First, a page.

Patent ductus arteriosus – causes, side effects and treatments at NaturalPedia.com

Wednesday, June 27, 2018 by

The ductus arteriosus is a fetal blood vessel connecting the pulmonary artery to the descending aorta. In patent ductus arteriosus (PDA), the opening of the ductus (lumen) doesn’t close after birth as it should.

If the hole remains open, blood flow will skip the lungs, and the baby’s blood will not receive any oxygen.

PDA may close on its own, but if it doesn’t, it may need surgical intervention.

Known symptoms, risk factors for patent ductus arteriosus

A small-sized PDA will not show any symptoms and may go unnoticed; however, a large-sized PDA can lead to serious complications such as heart failure.

A large PDA found during infancy or childhood may also cause:

  • Poor eating habits
  • Sweating with crying or eating
  • Shortness of breath or breathlessness
  • Lethargy
  • A rapid heart rate

It is particularly common in preterm babies with respiratory distress syndrome. PDA is more common in girls than boys.

Other risk factors include:

  • Infants with genetic disorders such as Down syndrome
  • Infants whose mothers had rubella infection during pregnancy
  • A family history of PDA
  • The presence of other heart conditions like hypoplastic left heart syndrome and pulmonary stenosis

Body systems harmed by patent ductus arteriosus

Most cases of PDA are diagnosed and treated soon after birth – the condition rarely goes undetected into adulthood. If it does, however, it can cause several health problems. Untreated adult PDA can lead to complications, including:

  • Shortness of breath
  • Heart palpitations
  • Pulmonary hypertension
  • Endocarditis, which is the inflammation of the lining of the heart

In very serious cases of untreated adult PDA, extra blood flow can increase the size of the heart. This could weaken the heart and its ability to pump blood, which can lead to congestive heart failure and death.

Food items or nutrients that may prevent patent ductus arteriosus

PDA is a congenital heart condition; therefore, no food items or nutrients that may help prevent PDA. However, the following foods and nutrients can support heart health:

  • Berries like blueberries and strawberries are rich in heart-healthy phytonutrients and soluble fiber.
  • Dark chocolate, at least those that are 70 percent cocoa, is good for your heart health.
  • Flaxseeds contain omega-3s, fiber, and phytoestrogens to boost heart health.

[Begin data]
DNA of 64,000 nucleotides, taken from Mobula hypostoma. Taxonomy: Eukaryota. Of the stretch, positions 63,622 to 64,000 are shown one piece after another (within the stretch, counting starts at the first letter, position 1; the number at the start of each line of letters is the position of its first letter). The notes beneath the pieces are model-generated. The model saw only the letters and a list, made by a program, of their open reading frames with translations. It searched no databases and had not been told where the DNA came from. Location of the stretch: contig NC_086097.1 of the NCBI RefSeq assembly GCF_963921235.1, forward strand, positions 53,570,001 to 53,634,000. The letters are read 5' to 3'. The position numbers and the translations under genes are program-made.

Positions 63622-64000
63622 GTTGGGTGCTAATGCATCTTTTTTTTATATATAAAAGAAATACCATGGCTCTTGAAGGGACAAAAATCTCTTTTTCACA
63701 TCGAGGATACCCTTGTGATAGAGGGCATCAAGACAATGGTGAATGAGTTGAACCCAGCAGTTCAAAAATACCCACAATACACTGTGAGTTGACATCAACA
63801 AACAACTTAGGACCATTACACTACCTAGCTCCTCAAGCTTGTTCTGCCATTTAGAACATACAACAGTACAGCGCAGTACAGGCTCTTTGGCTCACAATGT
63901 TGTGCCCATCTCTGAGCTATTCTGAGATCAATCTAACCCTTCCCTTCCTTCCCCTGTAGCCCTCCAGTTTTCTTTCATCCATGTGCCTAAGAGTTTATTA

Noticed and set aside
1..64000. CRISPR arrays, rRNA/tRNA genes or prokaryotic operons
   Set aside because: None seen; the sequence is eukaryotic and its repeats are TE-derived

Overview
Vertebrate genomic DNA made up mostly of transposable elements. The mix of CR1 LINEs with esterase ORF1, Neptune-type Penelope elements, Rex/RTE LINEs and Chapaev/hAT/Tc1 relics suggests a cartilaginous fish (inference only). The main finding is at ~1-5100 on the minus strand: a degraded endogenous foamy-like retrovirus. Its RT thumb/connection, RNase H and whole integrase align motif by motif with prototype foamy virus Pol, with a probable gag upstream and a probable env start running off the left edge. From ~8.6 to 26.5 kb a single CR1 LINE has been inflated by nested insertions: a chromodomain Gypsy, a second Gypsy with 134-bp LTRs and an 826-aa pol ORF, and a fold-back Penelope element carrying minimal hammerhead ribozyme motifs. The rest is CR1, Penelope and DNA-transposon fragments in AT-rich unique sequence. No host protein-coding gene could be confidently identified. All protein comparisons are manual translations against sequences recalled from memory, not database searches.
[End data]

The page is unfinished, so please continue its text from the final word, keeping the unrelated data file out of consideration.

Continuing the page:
• Fish that are high in omega-3 fatty acids – including herring, mackerel, salmon, trout, and tuna – are good for the heart.
  • Fruits are rich in beta-carotene, potassium, magnesium, and fiber.
  • Green vegetables, such as spinach, broccoli, contain vitamins C and E, potassium, folate, calcium and fiber which support heart health.
  • Red, yellow and orange fruits and vegetables such as oranges, cantaloupes and papaya; and carrots, sweet potatoes, red peppers, and squash are packed with carotenoids, fiber, and vitamins. Tomatoes also provide lycopene, vitamin C and alpha- and beta-carotene.
  • A 4-ounce glass of red wine can help improve good (HDL) cholesterol levels.

Treatments, management options for patent ductus arteriosus

Treatments for PDA depend on the age of the patient. In premature babies with PDA, the hole often closes on its own. For full-term babies, children, and adults with small PDAs that aren’t immediate causes of concern, monitoring may be all that’s needed.

Nonsteroidal anti-inflammatory drugs (NSAIDs) like ibuprofen may be used to help close a PDA. Take note that NSAIDs have been associated with adverse side effects.

If medications aren’t effective, surgical intervention may be needed to close the PDA.

There are also homeopathic treatments available for PDA.

Where to learn more

Summary

The ductus arteriosus is a blood vessel that connects the pulmonary artery to the aorta. Patent ductus arteriosus (PDA) refers to the opening of the ductus which remains open after birth when it’s supposed to close.

PDA often doesn’t show any symptoms and may only need consistent monitoring. It rarely goes undetected until adulthood, but in such cases, it can lead to serious complications like heart failure.

Sources include:

MedicineNet.com

Heart.org

MedLinePlus.gov

DoveMed.com

Healthline.com

Health.ClevelandClinic.org

BetterNutrition.com

Drugs.com

Hpathy.com



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